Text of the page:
Morality in Silver Age comics was extremely black and white; heroes in particular followed a strict, moralistic code of conduct. Since dealing with serious real-world issues was frowned upon, wacky Speculative Fiction plots that bore no relation to reality became increasingly common. Supervillains’ plans were usually more goofy than genuinely threatening. Superheroes had names like [Something Person] or [The Adjectival Superhero], which would seem too narmy today, and they would develop New Powers as the Plot Demands no matter how flimsy the justification or how absurd the power (one word: super-weaving ).
Since realism and consistent characterization were not exactly high priorities, the age saw a lot of Superdickery; Silver Age Covers Always Lie, and characters would frequently be seen doing something bizarrely out-of-character on the cover just to attract more buyers note In fact, as the story goes, it was not uncommon practice for the eye-catching cover to be created first, and then passed off to the writer, who then had to shape a story around it . Depending on who you ask, all this wackiness is either the Silver Age’s fatal flaw or all part of the charm.
Another fascination of the Silver Age was Science! The Silver Age occurred alongside The Space Race. Science was the answer to, and source of, every problem. The mutations of the X-Men, the alternate universe known as Earth-2, the alien conqueror known as Starro – the genre was filled to the brim with Speculative Fiction Tropes. Many of the more fantasy-based heroes of the Golden Age were remade with scientific origins and powers. Of course, the science wasn’t necessarily very scientific. The authors were rarely scientists themselves, and even those who were didn’t let the facts get in the way of an exciting story, especially when the stories were already so goofy. Thus, you had stuff like ice missiles that were attracted to speed, people who were exposed to radiation receiving superpowers instead of cancer, and so on.
Which is not to downplay its significance, mind you. Many of the most famous comic book characters and story-lines came from this era (The Avengers, Spider-Man, X-Men, Daredevil) and many new ideas were created that would become standard in future comics: Superheroes as a social platform? The teenage masked hero? They started here. As well as how already existing characters were changed. (Many of the most famous elements and characters in The Green Lantern were non-existent in the Golden Age). And despite its reputation as being whimsical, this view is often based less on the actual comic books and more on its parody or the Batman TV show. While it generally had a lot of silly moments, it was also host to surprisingly mature storytelling at times.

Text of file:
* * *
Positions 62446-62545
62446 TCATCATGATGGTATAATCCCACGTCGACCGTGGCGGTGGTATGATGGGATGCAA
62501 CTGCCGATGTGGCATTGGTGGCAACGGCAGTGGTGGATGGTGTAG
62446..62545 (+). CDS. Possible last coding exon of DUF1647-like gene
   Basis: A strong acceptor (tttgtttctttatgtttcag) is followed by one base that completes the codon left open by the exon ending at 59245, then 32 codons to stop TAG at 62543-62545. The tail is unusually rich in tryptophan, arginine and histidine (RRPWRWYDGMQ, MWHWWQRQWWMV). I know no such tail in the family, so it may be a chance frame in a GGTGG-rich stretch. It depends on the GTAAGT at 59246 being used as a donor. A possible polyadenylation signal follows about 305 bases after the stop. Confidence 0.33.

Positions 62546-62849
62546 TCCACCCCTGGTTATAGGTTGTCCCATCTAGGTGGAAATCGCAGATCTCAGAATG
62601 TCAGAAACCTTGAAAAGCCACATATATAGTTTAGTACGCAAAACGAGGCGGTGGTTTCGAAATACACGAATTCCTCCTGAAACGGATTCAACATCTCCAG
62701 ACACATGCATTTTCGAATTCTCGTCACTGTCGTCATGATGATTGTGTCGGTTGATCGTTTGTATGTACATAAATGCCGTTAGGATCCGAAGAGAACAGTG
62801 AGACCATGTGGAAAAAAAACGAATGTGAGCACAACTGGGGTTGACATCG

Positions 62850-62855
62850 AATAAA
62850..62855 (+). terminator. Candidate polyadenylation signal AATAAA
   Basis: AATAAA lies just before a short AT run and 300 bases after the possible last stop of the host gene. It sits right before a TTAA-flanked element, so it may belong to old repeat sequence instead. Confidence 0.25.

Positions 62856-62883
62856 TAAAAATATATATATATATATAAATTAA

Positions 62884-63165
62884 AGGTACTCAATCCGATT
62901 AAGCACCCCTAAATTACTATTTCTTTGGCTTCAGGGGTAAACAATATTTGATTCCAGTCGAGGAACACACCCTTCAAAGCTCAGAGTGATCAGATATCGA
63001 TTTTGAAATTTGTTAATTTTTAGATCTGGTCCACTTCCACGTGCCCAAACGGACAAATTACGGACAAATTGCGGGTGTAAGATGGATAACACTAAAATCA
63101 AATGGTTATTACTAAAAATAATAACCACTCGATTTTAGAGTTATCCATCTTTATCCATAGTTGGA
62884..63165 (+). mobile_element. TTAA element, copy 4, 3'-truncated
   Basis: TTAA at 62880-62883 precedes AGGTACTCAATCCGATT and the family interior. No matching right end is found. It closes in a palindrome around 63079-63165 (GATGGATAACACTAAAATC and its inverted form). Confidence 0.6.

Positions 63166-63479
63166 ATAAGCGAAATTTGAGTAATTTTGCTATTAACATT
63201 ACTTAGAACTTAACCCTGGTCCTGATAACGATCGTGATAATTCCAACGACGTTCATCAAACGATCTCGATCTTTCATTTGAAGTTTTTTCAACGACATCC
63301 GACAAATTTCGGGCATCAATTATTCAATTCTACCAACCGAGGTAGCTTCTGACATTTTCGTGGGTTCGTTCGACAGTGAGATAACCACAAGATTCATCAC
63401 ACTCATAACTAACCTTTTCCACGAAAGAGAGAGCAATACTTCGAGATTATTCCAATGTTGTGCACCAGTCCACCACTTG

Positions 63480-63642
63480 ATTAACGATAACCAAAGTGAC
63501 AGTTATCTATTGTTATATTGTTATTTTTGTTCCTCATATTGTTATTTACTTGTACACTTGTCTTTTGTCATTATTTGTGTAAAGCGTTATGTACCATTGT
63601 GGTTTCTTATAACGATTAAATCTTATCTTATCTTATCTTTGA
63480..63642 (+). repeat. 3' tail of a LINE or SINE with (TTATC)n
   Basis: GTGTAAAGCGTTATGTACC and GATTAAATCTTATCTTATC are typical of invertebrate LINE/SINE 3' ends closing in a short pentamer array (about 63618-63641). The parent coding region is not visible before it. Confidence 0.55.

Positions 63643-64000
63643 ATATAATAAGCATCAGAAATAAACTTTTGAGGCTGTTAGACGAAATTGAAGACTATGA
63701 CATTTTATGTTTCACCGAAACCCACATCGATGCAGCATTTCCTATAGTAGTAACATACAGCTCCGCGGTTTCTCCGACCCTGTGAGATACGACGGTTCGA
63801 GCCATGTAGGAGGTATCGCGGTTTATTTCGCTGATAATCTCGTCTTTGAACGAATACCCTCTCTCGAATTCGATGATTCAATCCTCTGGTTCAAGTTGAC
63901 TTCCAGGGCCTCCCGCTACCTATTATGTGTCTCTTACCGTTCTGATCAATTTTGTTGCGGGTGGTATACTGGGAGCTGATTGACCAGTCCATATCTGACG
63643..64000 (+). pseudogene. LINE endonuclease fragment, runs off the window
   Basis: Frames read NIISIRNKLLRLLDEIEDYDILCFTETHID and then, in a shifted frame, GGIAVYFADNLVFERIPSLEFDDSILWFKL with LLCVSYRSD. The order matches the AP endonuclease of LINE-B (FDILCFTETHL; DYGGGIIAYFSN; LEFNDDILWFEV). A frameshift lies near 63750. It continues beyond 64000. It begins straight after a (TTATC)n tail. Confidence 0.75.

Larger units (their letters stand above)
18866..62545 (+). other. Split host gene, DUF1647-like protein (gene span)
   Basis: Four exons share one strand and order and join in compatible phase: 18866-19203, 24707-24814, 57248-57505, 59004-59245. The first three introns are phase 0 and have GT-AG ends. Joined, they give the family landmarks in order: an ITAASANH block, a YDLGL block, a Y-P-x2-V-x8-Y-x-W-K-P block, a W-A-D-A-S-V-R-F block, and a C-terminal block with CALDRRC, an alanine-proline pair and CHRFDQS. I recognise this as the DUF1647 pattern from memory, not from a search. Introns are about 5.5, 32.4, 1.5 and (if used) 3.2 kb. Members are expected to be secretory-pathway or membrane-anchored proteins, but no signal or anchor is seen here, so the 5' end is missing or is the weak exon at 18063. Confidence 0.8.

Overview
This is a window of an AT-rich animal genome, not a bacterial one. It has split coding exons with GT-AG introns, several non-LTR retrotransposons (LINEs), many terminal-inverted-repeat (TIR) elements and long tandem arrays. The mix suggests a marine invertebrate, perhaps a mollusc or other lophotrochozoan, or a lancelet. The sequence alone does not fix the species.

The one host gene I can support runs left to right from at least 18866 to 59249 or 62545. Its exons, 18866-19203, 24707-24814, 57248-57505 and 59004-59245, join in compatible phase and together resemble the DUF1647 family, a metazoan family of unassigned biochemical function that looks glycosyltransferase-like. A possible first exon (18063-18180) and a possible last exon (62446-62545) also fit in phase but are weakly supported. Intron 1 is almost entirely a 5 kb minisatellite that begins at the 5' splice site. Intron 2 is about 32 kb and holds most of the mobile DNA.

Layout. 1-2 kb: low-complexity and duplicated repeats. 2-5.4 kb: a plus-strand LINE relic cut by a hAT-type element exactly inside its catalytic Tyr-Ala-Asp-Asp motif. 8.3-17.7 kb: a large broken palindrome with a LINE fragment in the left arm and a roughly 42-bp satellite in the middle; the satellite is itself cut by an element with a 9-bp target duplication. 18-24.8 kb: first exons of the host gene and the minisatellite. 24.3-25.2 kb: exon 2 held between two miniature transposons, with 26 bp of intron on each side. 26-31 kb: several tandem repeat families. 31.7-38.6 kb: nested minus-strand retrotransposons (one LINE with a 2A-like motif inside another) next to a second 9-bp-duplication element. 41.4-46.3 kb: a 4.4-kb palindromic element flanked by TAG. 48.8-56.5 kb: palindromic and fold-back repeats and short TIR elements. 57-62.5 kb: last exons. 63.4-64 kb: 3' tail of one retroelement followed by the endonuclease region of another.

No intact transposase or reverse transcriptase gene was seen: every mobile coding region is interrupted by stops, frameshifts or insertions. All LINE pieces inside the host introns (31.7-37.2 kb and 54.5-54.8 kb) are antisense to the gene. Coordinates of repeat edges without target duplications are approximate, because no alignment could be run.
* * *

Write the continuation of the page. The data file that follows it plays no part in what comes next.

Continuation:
Over time, social mores relaxed and the moral panic around comic books faded. The Superhero genre began deliberately distancing itself from Silver Age silliness in an attempt to prove that comic books were a medium that could tell stories that were relevant to adults as well as kids and could deal with serious real-world issues. This trend toward a more serious tone and more socially relevant stories continued throughout the Bronze Age and culminated in the grim darkness of the Dark Age. In the Modern Age, however, the pendulum has started to swing back (which might qualify the various Ages as parts of a Cyclic Trope). Batman: The Brave and the Bold, which ran from 2008-2011, attempted to revive the age in a modern setting.
Notable series of the Silver Age:
- Amazing Spider-Man (most successful instance of the Marvel style)
- Fantastic Four (beginning of the modern Marvel Universe)
- The Flash (introduced the Alternate Universe to The DCU and in general exemplifies the age)
- Showcase (introduced updated versions of Golden Age heroes as well as popular new characters)
- Superman’s Pal Jimmy Olsen and Superman’s Girl Friend, Lois Lane (spinoffs from Superman and notable for their often bizarre plots and even more bizarre science. The former series is generally thought of by comic readers as the single most stereotypical example of Silver Age tropes, especially in modern Shout Outs.)
- The Incredible Hulk, first true anti-hero of that age, and arguably the last «monster comic» that Jack Kirby and Stan Lee did.
- Legion of Super-Heroes
The brilliant computer game Freedom Force and its almost-as-brilliant sequel Freedom Force Versus the Third Reich, both from Irrational Games, are loving homages to the Silver Age, played 100% straight. Another homage is Alan Moore’s 1963 universe, a series of interrelated comics that are all affectionate parodies of the early Marvel books.
«Holy Musical B@man!» is an homage and affectionate parody of superheros in general, but with a special emphasis on the Silver Age. The moral of the play is essentially «don’t take it so seriously,» and «superheros are cool in their own right and don’t need to be made dark or gritty to be entertaining.»
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The Many Uses of Silver
Explore the many uses of silver. Silver is used in electronics, soldering, energy, chemical production, jewelry, photography and more.